The United States (US) economy is the largest in the world and that has been the case for at least the last 100 years. Some reports postulate that the country had begun leading the world industrially by the start of the 20th century. The US has manifested the key factors of production — capital, land, and labor — to an unparalleled degree throughout its history, led by celebrated persons across science, engineering, business, economics, and more.
Nonetheless, the economy has suffered its fair share of setbacks. From the Great Depression in the 1930s to the 2008 financial crash, such incidents have threatened to capsize the country’s economic ship beyond repair. But through a combination of sound policies, financial reserves, and strong international relationships, the US always has always found a way to rebuild. These three parameters capture just how large the economy is in 2023.
Gross Domestic Product
As the premier determiner of a country’s economic wellness, the gross domestic product (GDP) — referring to the total value of goods and services traded in a country — is usually the first point of information about the size and strength of an economy. But what stands out the most about the GDP of the US, even more than its actual value, is its difference from those of other countries.
The latest available studies report that the GDP of the US stood at $23.315 trillion in 2021, making it responsible for up to 10.4% of the global economy. Second-place China recorded a GDP of $17.734 trillion. The aggregated GDPs of Japan, Germany, India, the United Kingdom, France, Italy, and Canada (the countries placing third to ninth), they would still create less value than the US.
Even with the coronavirus pandemic, mass layoffs, and inflation, the US still maintains a high level of industrial activity. A look at various sections of the economic calendar reveals when we can expect to see the data for each of a variety of industries and sectors. The option to filter by “High importance” releases makes it even easier for traders and anyone with an interest in the US’s economic performance to uncover that data at the click of a button.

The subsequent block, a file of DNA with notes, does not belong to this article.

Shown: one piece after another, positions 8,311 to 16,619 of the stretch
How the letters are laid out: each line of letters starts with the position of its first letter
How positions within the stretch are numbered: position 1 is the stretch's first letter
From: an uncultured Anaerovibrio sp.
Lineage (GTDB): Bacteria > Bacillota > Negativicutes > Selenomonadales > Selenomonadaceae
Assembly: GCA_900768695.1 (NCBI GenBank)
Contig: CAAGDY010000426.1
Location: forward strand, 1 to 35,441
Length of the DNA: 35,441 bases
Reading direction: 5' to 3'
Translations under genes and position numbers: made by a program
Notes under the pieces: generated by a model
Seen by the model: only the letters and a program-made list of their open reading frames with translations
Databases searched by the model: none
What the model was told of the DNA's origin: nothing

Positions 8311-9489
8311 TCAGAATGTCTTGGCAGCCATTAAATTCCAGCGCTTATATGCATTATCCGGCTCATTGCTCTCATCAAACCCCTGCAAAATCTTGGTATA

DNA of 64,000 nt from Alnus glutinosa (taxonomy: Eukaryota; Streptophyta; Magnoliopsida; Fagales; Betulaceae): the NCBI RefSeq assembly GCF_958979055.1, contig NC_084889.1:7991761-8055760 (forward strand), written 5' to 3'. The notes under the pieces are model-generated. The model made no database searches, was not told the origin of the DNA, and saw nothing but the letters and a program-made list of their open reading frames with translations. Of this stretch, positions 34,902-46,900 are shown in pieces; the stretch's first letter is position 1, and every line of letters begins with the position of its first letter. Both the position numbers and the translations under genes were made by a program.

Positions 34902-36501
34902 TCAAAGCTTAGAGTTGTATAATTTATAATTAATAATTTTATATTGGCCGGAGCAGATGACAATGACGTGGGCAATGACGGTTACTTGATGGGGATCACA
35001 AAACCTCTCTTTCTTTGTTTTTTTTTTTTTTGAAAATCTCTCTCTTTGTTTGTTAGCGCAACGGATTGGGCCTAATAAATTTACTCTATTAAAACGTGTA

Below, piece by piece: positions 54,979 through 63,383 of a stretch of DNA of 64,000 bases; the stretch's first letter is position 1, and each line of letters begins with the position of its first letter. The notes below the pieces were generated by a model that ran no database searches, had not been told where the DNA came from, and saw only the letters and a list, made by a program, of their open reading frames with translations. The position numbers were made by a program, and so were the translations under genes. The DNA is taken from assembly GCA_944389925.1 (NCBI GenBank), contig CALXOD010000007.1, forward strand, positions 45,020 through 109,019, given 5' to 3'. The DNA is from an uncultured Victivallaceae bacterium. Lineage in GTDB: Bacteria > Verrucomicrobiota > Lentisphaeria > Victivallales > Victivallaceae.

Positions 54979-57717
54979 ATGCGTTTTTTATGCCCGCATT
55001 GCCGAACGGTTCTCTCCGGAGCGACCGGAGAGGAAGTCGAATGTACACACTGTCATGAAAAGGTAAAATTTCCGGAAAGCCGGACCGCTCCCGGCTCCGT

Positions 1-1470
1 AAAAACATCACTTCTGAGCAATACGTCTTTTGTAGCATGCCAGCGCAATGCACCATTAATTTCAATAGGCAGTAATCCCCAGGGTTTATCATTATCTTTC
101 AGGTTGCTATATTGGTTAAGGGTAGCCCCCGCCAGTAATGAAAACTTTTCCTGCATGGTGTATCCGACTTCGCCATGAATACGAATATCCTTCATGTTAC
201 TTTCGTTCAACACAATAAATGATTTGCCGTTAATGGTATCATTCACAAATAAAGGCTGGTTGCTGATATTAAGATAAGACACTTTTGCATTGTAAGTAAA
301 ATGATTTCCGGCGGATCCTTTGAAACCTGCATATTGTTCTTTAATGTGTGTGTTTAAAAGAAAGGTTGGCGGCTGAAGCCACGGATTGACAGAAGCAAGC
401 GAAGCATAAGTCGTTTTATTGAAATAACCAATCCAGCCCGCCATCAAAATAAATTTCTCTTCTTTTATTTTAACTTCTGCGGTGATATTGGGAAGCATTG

To summarize, though, the US is set to maintain such high performance far into the future. In addition, the country imports the second-highest quantity and exports the third-highest amount of goods and services globally, with $325.8 billion in imports and $257.5 billion in exports. Interestingly, only 10% of its GDP is attributable to exports, implying that the US works to keep its competitive advantage in manufacturing high-value products and contributing across the value chain.
Speaking of companies, it’s unsurprising that the US economy supports massive company growth. Apple is currently the only company in the world valued at more than $2 trillion. Nine of the ten most valuable companies globally are based in the US. The top three alone — Apple, Microsoft, and Alphabet — combine for more than $5 trillion in market capitalization. Through taxes, job creation, and technological development, these companies contribute tremendously to the US economy, making it a prime destination for foreign investment.
Going forward, it would be interesting to see how the US maintains this economic power dynamic. China currently stands as the top threat, as it is steadily increasing economic output, strengthening international alliances, investing in home-grown corporations, and striving to boost the usage and value of the Chinese Yuan. Nonetheless, it is not out of place to expect that the US economy remains on top for at least the next decade.